US Cyber Command, CISA warn of hackers exploiting critical VMware flaw

The move to the cloud has only increased the value of flaws in code built by VMware and other vendors.
The National Security Agency and Cyber Command's Integrated Cyber Center's Joint Operations Center Watch Floor in Fort Meade, Maryland.

Hackers have been leveraging a critical flaw in the software that Silicon Valley vendor VMware uses to manage virtual machines in large data centers, U.S. Cyber Command warned on Saturday.

The flaw allows an attacker to execute code remotely and potentially infiltrate sensitive computing environments that run on VMware’s widely used server management software.

Security fixes have been available since May 25, but the Department of Homeland Security’s Cybersecurity and Infrastructure Security Agency and Cyber Command, a U.S. military unit, urged users to update their software after researchers discovered at least one public exploit for the vulnerability.

“Please patch immediately!” the command tweeted on Saturday. VMware itself issued an urgent advisory telling clients to apply the patch on May 25.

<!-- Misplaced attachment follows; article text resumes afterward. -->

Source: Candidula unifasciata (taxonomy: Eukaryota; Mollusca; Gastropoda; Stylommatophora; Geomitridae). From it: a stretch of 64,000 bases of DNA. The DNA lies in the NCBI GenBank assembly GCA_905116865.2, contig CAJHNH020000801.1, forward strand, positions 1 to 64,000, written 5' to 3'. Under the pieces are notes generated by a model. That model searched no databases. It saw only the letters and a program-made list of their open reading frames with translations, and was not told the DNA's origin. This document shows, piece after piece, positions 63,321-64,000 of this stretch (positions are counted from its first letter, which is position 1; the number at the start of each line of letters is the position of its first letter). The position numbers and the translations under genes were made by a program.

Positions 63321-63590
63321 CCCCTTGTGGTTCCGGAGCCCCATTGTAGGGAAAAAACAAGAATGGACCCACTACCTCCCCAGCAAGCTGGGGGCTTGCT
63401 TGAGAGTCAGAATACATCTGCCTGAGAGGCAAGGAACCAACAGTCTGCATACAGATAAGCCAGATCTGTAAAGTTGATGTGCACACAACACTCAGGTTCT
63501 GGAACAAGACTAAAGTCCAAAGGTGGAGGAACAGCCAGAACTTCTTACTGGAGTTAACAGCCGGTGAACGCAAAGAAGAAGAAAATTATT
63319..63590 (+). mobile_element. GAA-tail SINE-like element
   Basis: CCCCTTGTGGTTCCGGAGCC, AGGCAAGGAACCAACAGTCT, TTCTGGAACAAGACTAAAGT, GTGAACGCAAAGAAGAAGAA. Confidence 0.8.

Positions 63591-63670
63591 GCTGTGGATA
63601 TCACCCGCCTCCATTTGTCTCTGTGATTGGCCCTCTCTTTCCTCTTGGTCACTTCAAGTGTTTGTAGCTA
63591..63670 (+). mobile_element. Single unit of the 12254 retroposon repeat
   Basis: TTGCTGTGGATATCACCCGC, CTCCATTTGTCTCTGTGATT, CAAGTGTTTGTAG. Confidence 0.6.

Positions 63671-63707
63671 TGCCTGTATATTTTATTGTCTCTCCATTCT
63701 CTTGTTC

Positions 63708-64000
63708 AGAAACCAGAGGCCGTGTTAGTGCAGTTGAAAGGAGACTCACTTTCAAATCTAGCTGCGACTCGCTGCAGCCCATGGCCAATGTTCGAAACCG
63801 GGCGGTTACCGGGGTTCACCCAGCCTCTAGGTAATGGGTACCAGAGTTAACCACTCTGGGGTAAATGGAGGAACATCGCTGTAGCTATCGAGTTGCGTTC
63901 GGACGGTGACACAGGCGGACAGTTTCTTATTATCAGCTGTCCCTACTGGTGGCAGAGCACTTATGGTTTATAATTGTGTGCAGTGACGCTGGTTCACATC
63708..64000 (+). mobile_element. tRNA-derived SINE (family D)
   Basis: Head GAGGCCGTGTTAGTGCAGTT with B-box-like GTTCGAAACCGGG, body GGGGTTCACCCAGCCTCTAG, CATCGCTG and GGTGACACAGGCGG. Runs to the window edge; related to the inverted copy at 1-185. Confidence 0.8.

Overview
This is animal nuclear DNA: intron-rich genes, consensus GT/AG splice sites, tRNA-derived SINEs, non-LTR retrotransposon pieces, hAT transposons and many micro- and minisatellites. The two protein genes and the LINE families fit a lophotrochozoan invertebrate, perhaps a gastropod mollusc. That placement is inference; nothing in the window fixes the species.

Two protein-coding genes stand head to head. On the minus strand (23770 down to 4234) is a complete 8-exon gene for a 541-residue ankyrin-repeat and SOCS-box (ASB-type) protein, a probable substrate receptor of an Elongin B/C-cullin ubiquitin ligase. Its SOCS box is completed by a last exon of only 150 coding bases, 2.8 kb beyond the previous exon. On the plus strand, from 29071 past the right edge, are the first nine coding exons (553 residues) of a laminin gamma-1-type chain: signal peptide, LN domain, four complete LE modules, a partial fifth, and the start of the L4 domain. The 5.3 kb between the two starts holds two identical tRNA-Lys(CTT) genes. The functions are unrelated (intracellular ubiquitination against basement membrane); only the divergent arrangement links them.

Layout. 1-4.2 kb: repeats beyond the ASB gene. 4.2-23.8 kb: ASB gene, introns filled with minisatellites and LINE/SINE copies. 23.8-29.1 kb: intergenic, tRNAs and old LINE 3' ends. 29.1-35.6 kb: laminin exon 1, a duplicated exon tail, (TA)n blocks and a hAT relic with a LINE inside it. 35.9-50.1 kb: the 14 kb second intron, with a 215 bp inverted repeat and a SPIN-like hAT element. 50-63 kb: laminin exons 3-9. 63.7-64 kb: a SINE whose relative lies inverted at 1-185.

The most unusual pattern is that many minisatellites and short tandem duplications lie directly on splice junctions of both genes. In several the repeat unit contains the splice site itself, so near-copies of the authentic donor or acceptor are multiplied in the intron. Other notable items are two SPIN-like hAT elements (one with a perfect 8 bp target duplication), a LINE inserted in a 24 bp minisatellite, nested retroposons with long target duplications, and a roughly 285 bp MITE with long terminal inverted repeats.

As corporations and government agencies increasingly use cloud computing to consolidate data, the value of flaws in code built by VMware and other vendors has only grown.

Bad Packets, a Chicago-based threat intelligence provider, reported mass online scanning for the VMware vulnerability on June 3. Not long after that, security researcher Kevin Beaumont said hackers hit a simulated network he set up to detect exploitation of the flaw.

The VMware exploit is the latest case of a critical bug in popular enterprise software offering an opening for an array of capable hackers. Over the last year, federal officials have had to respond to persistent hacking operations that are only exacerbated when organizations fail to update their software.

In recent months, for example, two China-linked hacking groups have been exploiting the Pulse Connect Secure VPN software in activity affecting U.S. government agencies and the defense, transport and telecommunications sectors.

Sean Lyngaas

Written by Sean Lyngaas

Sean Lyngaas is CyberScoop’s Senior Reporter covering the Department of Homeland Security and Congress. He was previously a freelance journalist in West Africa, where he covered everything from a presidential election in Ghana to military mutinies in Ivory Coast for The New York Times. Lyngaas’ reporting also has appeared in The Washington Post, The Economist and the BBC, among other outlets. His investigation of cybersecurity issues in the nuclear sector, backed by a grant from the Pulitzer Center on Crisis Reporting, won plaudits from industrial security experts. He was previously a reporter with Federal Computer Week and, before that, with Smart Grid Today. Sean earned a B.A. in public policy from Duke University and an M.A. in International Relations from The Fletcher School of Law and Diplomacy at Tufts University.

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